DENGUE FEVER IN PAKISTAN: WHAT TO DO NOW?
Dengue strikes again Pakistan targeting Sindh province where 248 cases were reported in the third week of September out of which 244 were from Karachi according to Sindh Dengue Control Program (SDCP).1 Since January 2015, a total of 1630 cases were reported including 1585 from Karachi with three deaths, all from the provincial capital. Early in September, it was Rawalpindi that was struck with 81 cases reported by September.2 The figures in Khyber Pakhtunkhwa (KPK) Province show a sharp decline since 2013 when over 11,600 persons were affected by the deadly virus. Out of these 9,038 cases were reported from Swat alone where 37 people succumbed to the virus.3 As compared to above by October 22, 2015, only 1700 cases had been detected in KPK, 483 from Mansehra, 421 from Abbottabad and 331 from Malakand Division.
The toll remained on the lower side in Swat, Lower Dir and Charsadda with 25, 13 and 2 cases respectively. Only one case was tested positive for dengue virus in Upper Dir, Shangla and Kohat each.
Although eradicating dengue virus from Pakistan appears to be a distant dream yet at least we can adopt preventive measures and control its spread. We can learn from the success story in Swat Valley where a large scale dengue outbreak occurred in 2013 with 9038 cases and 37 deaths. In 2014 with the combined effort of district administration, government departments, community based organizations, non-governmental organizations (NGOs) and the Lady Health Workers (LHWs) of Health Department, the figure was brought down to 307 cases with no deaths. The number of cases were further lowered to 36 in 2015 which is a remarkable achievement.5
How this success story began? The Swat district administration started larvicidal activities in the high risk union councils by covering all the drains and ponds with pesticides in April 2014, when the larvae hatch. An awareness campaign was launched to educate people to keep themselves safe from dengue infection in which mosques and local members of provincial assembly were also involved. The campaign included display and distribution of banners, posters, leaflets and vehicle-mounted projectors to show videos to the public for creating awareness about dengue.5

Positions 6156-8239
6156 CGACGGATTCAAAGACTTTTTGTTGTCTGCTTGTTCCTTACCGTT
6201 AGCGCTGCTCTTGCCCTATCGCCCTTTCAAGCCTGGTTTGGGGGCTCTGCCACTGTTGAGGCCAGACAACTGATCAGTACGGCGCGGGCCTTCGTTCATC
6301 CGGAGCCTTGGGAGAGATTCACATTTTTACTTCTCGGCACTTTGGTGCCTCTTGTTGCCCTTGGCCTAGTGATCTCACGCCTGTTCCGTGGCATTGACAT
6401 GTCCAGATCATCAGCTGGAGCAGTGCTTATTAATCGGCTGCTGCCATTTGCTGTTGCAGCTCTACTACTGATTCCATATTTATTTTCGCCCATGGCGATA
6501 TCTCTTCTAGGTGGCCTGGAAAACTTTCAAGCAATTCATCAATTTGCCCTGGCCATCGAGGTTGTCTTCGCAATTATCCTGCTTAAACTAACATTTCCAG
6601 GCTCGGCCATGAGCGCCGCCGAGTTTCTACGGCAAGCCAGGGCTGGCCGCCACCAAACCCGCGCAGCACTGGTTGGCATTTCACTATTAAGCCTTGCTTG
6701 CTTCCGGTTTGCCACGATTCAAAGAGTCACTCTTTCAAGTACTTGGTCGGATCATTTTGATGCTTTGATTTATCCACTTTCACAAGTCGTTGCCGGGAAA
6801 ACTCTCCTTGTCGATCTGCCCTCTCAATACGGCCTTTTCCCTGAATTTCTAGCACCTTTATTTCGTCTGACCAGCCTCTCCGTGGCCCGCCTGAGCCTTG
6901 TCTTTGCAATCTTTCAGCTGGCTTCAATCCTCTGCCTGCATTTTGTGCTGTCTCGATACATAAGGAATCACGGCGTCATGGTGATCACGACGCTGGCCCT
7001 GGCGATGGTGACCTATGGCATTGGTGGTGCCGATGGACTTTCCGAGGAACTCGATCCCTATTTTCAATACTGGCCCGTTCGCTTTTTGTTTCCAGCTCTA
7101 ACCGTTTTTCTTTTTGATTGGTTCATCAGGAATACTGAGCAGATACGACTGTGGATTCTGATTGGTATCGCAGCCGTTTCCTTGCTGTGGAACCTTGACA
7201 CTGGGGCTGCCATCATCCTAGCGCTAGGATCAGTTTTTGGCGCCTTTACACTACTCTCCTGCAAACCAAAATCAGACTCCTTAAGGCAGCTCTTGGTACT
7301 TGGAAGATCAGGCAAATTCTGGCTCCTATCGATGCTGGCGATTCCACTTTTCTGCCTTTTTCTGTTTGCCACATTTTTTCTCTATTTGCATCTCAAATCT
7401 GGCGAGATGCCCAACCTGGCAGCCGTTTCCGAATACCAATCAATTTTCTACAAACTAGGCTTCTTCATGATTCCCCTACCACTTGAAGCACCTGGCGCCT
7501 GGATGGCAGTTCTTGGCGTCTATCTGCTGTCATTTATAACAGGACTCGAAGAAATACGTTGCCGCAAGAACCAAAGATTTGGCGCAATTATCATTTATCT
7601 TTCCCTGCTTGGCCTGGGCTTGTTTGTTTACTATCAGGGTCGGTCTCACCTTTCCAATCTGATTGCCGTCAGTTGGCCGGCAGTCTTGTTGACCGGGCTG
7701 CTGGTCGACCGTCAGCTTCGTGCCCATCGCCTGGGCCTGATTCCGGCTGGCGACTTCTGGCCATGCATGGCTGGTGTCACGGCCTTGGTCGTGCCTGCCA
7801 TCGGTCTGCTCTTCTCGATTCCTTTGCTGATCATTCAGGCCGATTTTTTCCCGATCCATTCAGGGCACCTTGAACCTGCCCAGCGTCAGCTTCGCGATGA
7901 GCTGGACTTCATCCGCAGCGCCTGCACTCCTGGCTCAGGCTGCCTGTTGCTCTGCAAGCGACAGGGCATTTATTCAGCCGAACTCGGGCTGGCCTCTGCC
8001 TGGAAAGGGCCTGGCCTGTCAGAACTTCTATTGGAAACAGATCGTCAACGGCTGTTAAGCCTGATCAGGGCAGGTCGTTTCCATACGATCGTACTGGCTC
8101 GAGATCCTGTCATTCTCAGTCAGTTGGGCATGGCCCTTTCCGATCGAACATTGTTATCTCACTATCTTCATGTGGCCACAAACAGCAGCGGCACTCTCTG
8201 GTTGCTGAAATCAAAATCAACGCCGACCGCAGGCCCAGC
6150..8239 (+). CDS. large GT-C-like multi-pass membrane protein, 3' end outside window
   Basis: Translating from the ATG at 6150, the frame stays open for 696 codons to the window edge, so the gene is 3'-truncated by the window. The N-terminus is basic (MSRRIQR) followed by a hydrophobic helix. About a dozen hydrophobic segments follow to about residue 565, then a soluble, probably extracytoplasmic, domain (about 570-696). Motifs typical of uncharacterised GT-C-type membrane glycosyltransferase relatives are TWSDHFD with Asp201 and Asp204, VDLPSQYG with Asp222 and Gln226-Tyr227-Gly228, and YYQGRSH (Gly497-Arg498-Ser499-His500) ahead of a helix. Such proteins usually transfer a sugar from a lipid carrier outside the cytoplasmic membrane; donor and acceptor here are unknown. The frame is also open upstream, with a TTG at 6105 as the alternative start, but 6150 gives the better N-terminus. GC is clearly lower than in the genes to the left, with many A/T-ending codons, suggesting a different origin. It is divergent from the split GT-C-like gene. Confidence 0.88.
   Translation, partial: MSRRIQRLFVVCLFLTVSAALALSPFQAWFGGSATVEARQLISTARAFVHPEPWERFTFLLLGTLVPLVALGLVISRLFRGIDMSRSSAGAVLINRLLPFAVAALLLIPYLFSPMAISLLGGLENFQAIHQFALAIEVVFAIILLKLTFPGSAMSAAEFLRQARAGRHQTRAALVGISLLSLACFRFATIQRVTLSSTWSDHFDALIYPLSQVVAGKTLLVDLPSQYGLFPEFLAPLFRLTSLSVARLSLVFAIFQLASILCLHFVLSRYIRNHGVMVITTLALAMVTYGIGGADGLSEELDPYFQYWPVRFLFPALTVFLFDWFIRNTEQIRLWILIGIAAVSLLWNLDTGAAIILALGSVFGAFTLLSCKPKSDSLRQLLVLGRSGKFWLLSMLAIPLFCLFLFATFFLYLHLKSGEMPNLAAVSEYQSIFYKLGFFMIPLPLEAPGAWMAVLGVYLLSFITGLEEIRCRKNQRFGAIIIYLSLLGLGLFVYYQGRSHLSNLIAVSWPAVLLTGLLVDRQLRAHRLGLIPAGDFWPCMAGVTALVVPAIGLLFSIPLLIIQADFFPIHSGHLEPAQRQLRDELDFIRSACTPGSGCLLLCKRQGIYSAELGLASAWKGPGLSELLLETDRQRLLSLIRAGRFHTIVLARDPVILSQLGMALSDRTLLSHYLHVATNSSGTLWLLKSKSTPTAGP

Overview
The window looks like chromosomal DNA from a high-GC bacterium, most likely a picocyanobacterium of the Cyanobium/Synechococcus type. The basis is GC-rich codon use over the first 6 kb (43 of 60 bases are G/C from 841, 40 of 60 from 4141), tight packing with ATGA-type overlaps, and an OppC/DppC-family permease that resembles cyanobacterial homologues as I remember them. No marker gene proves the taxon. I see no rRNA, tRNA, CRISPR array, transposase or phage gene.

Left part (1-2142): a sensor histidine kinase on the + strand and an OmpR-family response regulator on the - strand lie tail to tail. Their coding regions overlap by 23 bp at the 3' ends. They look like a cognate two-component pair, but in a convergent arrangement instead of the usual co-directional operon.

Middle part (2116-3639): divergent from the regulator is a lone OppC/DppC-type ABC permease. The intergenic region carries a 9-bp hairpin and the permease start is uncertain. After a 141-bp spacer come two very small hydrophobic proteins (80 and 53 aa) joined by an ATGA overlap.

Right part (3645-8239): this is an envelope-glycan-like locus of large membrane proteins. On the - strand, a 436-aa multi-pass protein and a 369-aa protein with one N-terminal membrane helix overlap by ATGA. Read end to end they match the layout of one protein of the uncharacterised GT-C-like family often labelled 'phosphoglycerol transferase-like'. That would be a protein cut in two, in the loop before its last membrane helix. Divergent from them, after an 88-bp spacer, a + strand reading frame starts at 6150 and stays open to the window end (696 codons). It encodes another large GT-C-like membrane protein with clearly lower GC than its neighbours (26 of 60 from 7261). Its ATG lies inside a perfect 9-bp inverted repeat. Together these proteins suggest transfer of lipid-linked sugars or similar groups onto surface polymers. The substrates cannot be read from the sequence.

The above mentioned methods to control dengue epidemic were suggested in our JulySeptember 2011 editorial which went unheeded until we were engulfed by the epidemic in 2013. Then we wrote again reminding Health Department at Provincial and Federal levels to adopt preventive measures for avoiding future dengue fever epidemics.6,7
Now we are writing again to remind the nation that if dengue virus can be successfully controlled in Swat District so why not in the rest of the country? It's easy with integrated effort and almost impossible if we get distracted and act in different directions. We are in dire need of Unity, Faith and Discipline advocated by the founder of Pakistan Quaid-e-Azam Muhammad Ali Jinnah in 1947.
In the absence of a vaccine and nonavailability of specific treatment the management of patients with dengue fever is entirely supportive. Therefore preventive measures and vector control especially during their breeding season are of prime importance. These targets can be easily achieved by a massive public awareness campaign organized at district level through community based programs and combined efforts of all government departments and NGOs.
In a study carried out at Karachi about knowledge, attitude and practice regarding dengue fever in adults it was found that knowledge of preventive measures about dengue fever and its vector were inadequate in the low socioeconomic class.8 In another study from Karachi it was concluded that the overall knowledge about dengue fever was poor especially among illiterate people. The same study pointed out that the preventive measures were predominantly focused on prevention of mosquito bites (78.3%) rather than the eradication of mosquito population (17.3%).9 These findings can provide helpful guidelines for future awareness campaigns.
1. Correspondent. 248 dengue cases reported last week. The Express Tribune September 22, 2015.
2. Editorial. Dengue strikes again. The Express Tribune. September 23, 2015.
3. Correspondent. Getting stung: 13th dengue case reported in Swat. The Express Tribune. September 24, 2015.
4. Correspondent. Over 1,700 dengue fever cases detected in KP. Dunya News. October 22, 2015.
5. Correspondent. How dengue outbreak was tackled in Swat. The N ews International. November 29, 2015.
6. Khan H. Wake-up: Dengue epidemic is at the door step. Gomal J Med Sci 2011; 9: 143-4.
7. Khan H. Dengue fever in Pakistan: a nightmare. Gomal J Med Sci 2013; 11: 128.
8. Syed M, Saleem T, Syeda UR, Habib M, Zahid R, Bashir A, et al. Knowledge, attitudes and practices regarding dengue fever among adults of high and low socioeconomic groups. J Pak Med Assoc 2010; 60: 243-7.
9. Itrat A, Khan A, Javaid S, Kamal M, Khan H, Javed S, et al. Knowledge, awareness and practices regarding dengue fever among the adult population of dengue hit cosmopolitan. PLoS One 2008; 3: 2620.
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|Publication:||Gomal Journal of Medical Sciences|
|Date:||Dec 31, 2015|
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